Today, modern product teams need to get user input at scale to create user-facing experiences that delight and bring value.
Yet, there’s a disconnect between how teams create products and how they learn from users. Getting access to user insights takes weeks, usually relying on face-to-face interviews or equally long video recordings.
To solve this central pain point of building products, we’re excited to introduce the Rapid Testing Framework to help you test, learn, and act faster by getting user insights at every stage of the process.
Let’s start by looking at why learning fast is important for organizational success and why we need a new way to approach building products today.
Why learning fast and early is important
Over the past 20 years, the product development world transitioned from waterfall to agile development processes as startups started adopting the Lean methodology to deliver products to market faster.
Six-month-long projects were soon replaced by smaller, monthly deliverables as the product development process transitioned to an incremental approach to delivering software. This led to a dramatic increase in the speed of shipping new products, but most importantly, increased our opportunities to learn from our users.
Learning— and failing—enables teams to adjust their trajectory quicker by understanding what works and what doesn’t. The capacity of a company to adjust is what makes it successful. Doing this at a rapid, constant pace allows organizations to remain relevant and continue delivering value to customers. In the face of today’s increased customer expectations, speed is a competitive advantage.
76% of consumers expect companies to understand their needs and expectations.
But when you only learn after the work is completed, most of the building cycle is an act of faith. Waiting until launch to understand if the feature, copy, or designs work with your target audience—and collect insights on how to improve—produces slow-paced organizations that can’t meet the needs of their customers at a satisfactory rate.
After more than 20 years, we're faster at building but we're still not better at learning faster and avoiding rework.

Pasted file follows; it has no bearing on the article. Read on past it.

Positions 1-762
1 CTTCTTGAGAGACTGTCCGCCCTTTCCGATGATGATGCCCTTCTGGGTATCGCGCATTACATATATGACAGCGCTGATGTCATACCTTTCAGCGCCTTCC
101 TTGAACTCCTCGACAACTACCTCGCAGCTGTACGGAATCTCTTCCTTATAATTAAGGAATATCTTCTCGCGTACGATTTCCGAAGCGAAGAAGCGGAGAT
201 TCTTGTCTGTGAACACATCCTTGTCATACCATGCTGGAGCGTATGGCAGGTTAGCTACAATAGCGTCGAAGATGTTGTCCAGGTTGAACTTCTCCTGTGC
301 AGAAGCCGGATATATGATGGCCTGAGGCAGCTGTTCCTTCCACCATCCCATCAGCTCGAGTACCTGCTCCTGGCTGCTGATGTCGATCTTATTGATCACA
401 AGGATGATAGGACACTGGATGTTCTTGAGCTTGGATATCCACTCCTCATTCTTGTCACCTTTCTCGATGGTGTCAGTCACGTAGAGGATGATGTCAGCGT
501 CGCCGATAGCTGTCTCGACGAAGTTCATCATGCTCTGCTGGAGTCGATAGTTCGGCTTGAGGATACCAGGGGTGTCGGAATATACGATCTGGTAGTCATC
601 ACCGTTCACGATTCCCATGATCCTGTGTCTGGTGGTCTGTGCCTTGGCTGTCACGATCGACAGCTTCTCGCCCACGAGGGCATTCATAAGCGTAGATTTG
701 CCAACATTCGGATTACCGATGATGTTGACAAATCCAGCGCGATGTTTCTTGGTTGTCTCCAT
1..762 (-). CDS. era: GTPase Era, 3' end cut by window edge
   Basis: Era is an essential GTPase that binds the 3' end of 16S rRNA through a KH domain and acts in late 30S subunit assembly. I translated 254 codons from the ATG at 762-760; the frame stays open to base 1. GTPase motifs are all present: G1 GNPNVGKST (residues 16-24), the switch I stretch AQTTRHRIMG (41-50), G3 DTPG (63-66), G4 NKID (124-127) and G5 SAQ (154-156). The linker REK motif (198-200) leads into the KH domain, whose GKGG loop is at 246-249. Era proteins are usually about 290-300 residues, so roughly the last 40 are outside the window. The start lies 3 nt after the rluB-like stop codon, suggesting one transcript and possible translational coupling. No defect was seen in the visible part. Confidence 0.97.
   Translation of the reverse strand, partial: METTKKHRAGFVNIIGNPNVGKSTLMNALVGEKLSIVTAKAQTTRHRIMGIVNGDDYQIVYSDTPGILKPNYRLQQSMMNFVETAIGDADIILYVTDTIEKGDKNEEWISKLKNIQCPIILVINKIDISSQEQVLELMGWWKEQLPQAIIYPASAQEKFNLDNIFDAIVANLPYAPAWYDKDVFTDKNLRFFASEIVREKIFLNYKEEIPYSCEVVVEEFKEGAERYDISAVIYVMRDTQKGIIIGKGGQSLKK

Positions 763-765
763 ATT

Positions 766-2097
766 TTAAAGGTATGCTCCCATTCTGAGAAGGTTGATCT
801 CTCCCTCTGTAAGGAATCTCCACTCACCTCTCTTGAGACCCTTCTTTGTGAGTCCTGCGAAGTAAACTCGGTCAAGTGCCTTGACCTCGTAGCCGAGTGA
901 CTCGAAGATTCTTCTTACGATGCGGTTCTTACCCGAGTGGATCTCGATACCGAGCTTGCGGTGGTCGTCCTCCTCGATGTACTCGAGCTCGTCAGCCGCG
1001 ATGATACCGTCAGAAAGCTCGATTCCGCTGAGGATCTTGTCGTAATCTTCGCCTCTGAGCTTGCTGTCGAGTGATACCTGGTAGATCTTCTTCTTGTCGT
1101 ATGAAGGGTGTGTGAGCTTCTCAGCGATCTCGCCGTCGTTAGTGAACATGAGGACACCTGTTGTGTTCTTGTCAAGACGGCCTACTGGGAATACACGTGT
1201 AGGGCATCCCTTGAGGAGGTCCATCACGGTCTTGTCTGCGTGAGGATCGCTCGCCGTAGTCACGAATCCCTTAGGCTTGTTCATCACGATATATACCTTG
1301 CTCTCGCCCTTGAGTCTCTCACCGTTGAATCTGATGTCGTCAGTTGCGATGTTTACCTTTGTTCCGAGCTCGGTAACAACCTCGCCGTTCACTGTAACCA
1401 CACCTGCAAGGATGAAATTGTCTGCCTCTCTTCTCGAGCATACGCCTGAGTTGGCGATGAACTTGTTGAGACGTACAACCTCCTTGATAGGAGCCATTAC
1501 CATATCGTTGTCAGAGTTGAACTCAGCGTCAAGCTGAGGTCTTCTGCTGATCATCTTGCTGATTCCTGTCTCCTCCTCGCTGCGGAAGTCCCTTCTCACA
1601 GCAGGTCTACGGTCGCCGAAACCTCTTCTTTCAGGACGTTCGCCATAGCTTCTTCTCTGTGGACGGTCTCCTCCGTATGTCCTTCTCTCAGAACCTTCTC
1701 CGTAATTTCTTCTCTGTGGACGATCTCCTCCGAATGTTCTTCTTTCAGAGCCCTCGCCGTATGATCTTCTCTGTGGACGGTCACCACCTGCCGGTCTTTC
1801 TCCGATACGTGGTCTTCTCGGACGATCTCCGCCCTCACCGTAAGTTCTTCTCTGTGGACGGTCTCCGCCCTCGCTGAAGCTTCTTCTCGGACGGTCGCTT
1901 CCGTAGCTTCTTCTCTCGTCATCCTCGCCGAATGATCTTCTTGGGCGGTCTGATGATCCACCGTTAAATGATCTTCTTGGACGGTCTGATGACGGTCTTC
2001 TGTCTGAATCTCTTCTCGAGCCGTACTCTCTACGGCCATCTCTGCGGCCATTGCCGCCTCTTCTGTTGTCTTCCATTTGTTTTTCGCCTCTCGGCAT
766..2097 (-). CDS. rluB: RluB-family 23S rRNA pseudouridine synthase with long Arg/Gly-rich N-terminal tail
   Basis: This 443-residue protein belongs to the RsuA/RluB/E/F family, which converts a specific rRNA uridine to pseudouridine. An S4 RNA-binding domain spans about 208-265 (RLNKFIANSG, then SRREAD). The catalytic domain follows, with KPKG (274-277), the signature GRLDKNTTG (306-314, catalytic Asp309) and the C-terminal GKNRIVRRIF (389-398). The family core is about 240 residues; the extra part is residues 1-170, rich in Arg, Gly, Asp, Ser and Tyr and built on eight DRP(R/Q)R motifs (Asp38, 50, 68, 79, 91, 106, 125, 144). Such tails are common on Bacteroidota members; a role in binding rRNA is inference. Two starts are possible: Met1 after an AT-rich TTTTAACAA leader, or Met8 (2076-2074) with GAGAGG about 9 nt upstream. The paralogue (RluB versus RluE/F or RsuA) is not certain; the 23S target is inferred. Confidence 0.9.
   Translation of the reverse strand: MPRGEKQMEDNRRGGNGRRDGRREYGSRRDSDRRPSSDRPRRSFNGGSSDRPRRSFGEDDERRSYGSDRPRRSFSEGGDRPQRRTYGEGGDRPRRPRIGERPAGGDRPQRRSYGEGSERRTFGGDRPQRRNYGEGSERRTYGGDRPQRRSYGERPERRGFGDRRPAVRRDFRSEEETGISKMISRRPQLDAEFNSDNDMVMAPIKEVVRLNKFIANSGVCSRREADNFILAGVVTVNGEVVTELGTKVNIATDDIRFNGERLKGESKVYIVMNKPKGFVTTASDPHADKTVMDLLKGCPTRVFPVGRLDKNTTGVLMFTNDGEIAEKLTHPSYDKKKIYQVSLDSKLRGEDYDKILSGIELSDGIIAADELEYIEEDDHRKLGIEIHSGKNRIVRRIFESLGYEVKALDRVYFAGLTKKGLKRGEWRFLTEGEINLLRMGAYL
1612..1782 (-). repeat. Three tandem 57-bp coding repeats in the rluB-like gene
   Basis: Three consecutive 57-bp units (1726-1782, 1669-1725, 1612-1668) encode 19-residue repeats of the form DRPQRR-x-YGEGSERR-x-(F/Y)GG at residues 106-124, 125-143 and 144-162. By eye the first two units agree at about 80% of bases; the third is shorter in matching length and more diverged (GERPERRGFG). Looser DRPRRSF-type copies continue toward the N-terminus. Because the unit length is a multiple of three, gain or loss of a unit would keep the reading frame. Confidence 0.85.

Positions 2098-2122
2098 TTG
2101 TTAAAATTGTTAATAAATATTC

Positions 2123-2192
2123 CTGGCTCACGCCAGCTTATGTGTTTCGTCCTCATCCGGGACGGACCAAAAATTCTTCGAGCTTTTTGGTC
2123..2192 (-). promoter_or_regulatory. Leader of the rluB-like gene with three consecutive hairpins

The cost of learning too late
In order to derisk the building process and address this learning gap, companies have historically invested in user research. This translated into more researchers joining product departments. However, research is a slow, limited, and expensive pursuit. It takes around 120+ hours to complete a research study and costs between $12,000 and $18,000 (Source).
Additionally, research is also underrepresented and has limited buy-in in most organizations. As a result, product teams have to rely on limited or no data to make decisions. And the numbers show it:
- 55% of teams have a research budget of less than $99/month
- The most typical researcher-to-designer-to-developer ratio is 1:5:50 (Source)
- 42% of companies don’t collect feedback from their customers (Source)
Which leaves product teams learning too little, too late.
The single biggest driver of business impact is the strength of an organization’s learning culture.
Josh Bersin, President Bersin by Deloitte
In the existing product build process, every learning opportunity comes at the cost of a full building cycle. In a piece titled “Why Software Fails” for the IEEE Spectrum, Robert N. Charette reports that 40-50% of programmers’ time is spent on avoidable rework. Unfortunately, this only scraps the surface of the total cost of learning too late. The cost of releasing the wrong product, copy, UX, or feature also includes:
- The cost of rework accounted for the entire product team
- An increased cost of support required to manage incoming inquiries and complaints
- The cost of lost business from customers churning and not converting
- The cost of brand damage from frustrated users
“Once a piece of software makes it into the field, the cost of fixing an error can be 100 times as high as it would have been during the development stage,” continues Robert N. Charette in that above-mentioned article. Shouldn’t there be a better way to build products today?
Meet rapid testing, a way to test and learn throughout the product build cycle
The modern, agile teams of today need faster access to user input to form a complete understanding of their users at each stage of the process. Nowadays, to keep up with the nature of building software, everyone in the organization needs to be able to test and learn from users. That’s where rapid testing comes in.
Rapid testing is a decision-making framework in which every product decision is made with input from users. The goal of rapid testing is to remove all the guesswork from building digital products by relying on insights from users every step of the way. Rapid testing is not about making everyone a researcher—it's about allowing testing to happen in every department.
How rapid testing changes the way you build
With rapid testing, every user-facing experience is exposed to users as it’s being created. When you incorporate rapid testing into your team’s workflow, you can test and learn from users fast and iterate on the final experience until it’s ready for launch.